This triangle quilt is speedy to sew and a great project for a beginning quilter. If you like this quilt project, you may also enjoy this Hexagon Quilt Tutorial.
We just returned from getting my daughter set up for her 2nd year of college. I can’t believe she’s old enough for college, let alone old enough to be starting her second year!
Before she graduated High School, she picked out some fabric that she liked for a quilt for her dorm room. She went with Out to Sea by Sarah Jane, as she’s a huge fan of pink and navy. We ordered the fabric, then it sat.
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Distracted by all of the deadlines I had to meet the last year, her project never made it to the top of the “to do” list. How does that saying about the shoemaker’s children go???
She was in London over the summer for study abroad, and I decided that I’d finish the quilt while she was gone. That way, she could take it to school with her this year.
She left the design of the quilt up to me, in fact, she had no opinion on the layout. I had been itching to make a triangle quilt and thought this would be a great project for it.
How I made My Triangle Quilt
This quilt is made from a basket of scraps. Because of this, you won’t find a “precise” tutorial here. Instead, you will find a set of instructions to make your own scrappy triangle quilt!
I know it can seem intimidating to sew this way, especially if you’re new to quilting. Don’t be afraid to make something your own! There are no quilt “rules” that you have to live by. This quilt can be any size you’d like!
My Quilt is approx. 45″ x 72″.
How Much Fabric Do I Need?
As for fabric yardage estimates, I think this quilt is best made “scrappy.” With that in mind, it works well for a “stash buster” quilt. Meaning you can use up some of your stashed and leftover fabrics while making it.
If you don’t have a “pile” of scraps to begin with (remember it’s a scrappy quilt!) I recommend starting with a fat quarter pack. It will give you a wide variety of prints and colors. You can get 6 triangles from one fat quarter piece.
Most fat quarter packs have 24 fat quarters, so you can get 144 triangles from one pack, more than enough for a quilt!
Step 1: How to Cut the Triangles
To make this quilt, all you really need is ANY 60-degree triangle ruler.
The quilt was made by cutting triangles using the Jaybird Quilts Hex and More ruler. My triangles are 9 ½″ wide by 8″ tall after they are cut out. The ruler is designed to cut several different shapes, but I just used it for its simplest application, triangles.
I used 99 triangles in my quilt top.
Step 2: Lay out the Cut Triangles
There wasn’t too much rhyme or reason to how I cut the triangles; I cut several out of different fabrics then laid them out on a design wall to balance out the lights and darks.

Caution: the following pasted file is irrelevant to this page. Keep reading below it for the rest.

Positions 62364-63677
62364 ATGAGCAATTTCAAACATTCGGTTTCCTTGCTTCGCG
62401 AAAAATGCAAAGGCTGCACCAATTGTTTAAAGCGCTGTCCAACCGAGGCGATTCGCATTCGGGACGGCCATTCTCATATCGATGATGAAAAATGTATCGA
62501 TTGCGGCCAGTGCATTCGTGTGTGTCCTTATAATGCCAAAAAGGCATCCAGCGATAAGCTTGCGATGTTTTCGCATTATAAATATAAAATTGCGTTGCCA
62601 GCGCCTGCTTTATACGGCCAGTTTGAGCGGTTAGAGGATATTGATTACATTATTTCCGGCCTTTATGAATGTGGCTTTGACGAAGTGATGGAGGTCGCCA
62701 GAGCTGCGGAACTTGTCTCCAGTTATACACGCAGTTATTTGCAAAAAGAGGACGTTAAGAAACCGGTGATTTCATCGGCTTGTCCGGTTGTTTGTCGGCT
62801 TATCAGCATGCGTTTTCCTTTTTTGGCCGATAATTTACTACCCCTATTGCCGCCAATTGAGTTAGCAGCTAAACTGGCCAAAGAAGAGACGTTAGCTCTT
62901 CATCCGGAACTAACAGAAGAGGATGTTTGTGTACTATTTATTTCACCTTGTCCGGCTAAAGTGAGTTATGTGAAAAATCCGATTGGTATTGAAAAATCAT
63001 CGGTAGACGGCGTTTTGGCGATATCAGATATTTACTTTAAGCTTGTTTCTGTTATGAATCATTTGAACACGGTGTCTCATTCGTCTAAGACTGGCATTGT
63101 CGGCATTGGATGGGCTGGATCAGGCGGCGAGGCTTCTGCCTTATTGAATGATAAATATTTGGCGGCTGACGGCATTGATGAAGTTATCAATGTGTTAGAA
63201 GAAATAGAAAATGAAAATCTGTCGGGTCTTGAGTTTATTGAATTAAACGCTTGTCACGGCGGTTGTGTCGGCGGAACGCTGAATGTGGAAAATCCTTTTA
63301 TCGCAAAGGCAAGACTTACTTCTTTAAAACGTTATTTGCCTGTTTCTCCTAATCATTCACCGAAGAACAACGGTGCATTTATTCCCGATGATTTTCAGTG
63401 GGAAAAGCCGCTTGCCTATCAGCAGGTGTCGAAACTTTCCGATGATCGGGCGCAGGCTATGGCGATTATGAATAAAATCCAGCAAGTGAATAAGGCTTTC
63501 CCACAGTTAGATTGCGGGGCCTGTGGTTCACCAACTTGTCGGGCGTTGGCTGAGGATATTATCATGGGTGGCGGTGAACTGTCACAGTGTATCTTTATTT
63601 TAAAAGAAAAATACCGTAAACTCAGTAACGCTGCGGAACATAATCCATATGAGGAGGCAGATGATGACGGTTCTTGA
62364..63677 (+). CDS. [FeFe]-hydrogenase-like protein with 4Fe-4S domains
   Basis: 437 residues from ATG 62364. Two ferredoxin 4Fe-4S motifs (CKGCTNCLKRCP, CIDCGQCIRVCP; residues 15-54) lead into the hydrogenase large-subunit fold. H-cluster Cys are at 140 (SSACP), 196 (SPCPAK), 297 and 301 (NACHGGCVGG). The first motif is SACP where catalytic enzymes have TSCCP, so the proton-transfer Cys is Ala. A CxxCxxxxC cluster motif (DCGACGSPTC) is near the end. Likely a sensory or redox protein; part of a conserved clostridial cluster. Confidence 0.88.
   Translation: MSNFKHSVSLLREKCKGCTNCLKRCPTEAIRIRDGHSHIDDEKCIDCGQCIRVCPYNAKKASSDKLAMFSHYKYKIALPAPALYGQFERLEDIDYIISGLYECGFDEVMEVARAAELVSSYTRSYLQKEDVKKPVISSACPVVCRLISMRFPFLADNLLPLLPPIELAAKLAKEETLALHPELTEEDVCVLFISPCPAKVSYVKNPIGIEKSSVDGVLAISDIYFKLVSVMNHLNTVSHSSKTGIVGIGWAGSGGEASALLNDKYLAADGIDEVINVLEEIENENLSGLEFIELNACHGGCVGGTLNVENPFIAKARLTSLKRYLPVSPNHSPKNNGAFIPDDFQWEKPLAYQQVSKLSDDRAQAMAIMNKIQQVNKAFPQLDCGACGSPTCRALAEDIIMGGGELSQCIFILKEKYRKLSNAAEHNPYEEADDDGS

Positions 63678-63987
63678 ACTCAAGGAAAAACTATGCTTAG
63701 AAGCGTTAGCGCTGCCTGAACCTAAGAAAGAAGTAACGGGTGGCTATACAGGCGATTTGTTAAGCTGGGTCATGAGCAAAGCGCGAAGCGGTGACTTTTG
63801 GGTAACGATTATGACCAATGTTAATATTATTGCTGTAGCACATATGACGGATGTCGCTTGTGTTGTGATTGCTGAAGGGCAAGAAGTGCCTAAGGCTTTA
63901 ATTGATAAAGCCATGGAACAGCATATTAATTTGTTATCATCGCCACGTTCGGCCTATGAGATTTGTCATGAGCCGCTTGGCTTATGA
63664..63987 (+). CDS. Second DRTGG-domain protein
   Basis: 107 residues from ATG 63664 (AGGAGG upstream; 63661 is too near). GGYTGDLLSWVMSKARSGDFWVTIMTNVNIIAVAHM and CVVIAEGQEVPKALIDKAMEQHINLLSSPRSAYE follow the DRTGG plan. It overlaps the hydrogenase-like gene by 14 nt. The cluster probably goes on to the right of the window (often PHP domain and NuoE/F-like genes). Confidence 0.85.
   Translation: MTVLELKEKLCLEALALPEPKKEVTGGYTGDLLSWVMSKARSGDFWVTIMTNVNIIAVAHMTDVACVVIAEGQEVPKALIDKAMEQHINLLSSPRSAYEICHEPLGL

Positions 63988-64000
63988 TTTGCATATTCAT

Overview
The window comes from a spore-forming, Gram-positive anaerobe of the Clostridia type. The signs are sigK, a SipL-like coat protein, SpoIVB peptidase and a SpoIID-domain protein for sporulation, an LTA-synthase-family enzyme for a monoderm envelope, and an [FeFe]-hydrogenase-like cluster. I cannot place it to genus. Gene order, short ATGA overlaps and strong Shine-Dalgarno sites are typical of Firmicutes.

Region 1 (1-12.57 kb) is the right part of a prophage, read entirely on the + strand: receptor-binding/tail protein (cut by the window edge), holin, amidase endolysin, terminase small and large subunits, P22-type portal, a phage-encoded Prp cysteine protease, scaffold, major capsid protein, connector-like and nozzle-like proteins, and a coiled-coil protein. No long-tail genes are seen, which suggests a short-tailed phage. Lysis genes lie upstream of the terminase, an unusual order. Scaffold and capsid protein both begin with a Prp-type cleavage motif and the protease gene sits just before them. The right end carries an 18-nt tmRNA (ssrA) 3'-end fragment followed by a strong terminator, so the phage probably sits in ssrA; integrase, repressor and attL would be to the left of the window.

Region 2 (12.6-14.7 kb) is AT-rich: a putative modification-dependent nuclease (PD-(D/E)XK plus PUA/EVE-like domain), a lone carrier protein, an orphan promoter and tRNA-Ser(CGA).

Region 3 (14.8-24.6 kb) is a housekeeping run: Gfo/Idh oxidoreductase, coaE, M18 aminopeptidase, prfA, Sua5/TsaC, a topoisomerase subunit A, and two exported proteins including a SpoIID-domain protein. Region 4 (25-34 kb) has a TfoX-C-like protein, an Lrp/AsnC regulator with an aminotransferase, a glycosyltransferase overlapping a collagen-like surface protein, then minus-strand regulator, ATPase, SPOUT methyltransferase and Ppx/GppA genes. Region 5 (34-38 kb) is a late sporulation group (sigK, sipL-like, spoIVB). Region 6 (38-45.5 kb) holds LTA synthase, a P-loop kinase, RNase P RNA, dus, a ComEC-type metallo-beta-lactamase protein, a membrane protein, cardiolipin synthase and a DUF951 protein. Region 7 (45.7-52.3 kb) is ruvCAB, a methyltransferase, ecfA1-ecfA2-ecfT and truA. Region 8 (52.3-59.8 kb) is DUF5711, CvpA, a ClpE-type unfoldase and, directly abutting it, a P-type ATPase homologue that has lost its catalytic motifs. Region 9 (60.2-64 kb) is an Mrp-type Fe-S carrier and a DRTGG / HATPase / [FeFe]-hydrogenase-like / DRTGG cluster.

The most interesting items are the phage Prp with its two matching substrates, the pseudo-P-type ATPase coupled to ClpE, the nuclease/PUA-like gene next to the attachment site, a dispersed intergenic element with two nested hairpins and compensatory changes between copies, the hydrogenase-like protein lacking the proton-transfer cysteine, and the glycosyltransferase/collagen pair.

I ended up with 11. And 9 rows of triangles down. Note: (the triangles on end are trimmed in half so that you have a straight edge to work with when making your quilt). The finished quilt features 9 triangles across plus two half triangles (one on each end).
Step 3: Sew the Triangles Together by Rows
After I had a layout for the quilt that I liked, I removed the triangles from the design wall one row at a time and stitched them together.
TIP: Make sure that you label your rows as you sew to put them back together in the correct order. I just use a post-it note and a pin to number the rows.
Step 4: Press
Pree the seams to one side and labeled the row, then move on to sewing the next row. Keep doing that until all the rows are sewn together.
Step 5: Assemble
After that, sew the rows together.
This quilt is constructed almost identically to my Halloween Hexagon Quilt it just features triangles instead of hexagons. Cut out the shapes, arrange as you like then sew together in rows.
If you’re the type that needs a full pattern to work from, you can find a great Triangle Quilt Pattern over at Jeni Baker’s site.
If you’re ok with “winging it” then give this technique a try!
How I Quilted my Triangle Quilt
I had considered free motion quilting the quilt (or even sending it out to be quilted), then I decided with all of the straight lines on the quilt that it would look best with straight line quilting. My BERNINA 710 is a dream for this kind of project, and I was able to finish quilting it in about an hour or so.
I used 40 WT white Aurifil thread for the top and 50 WT thread in my bobbin. I love how the stitches on the top look with the heavier 40 WT thread; so nice and distinct.
For the back, she wanted a chevron. I think I’m about “over” chevron by now, but it’s what she wanted. Plus, I ordered the Riley Blake 108″ wide quilt back, which meant I didn’t have to piece the back.
Now it’s done… a year late, but hey…. done!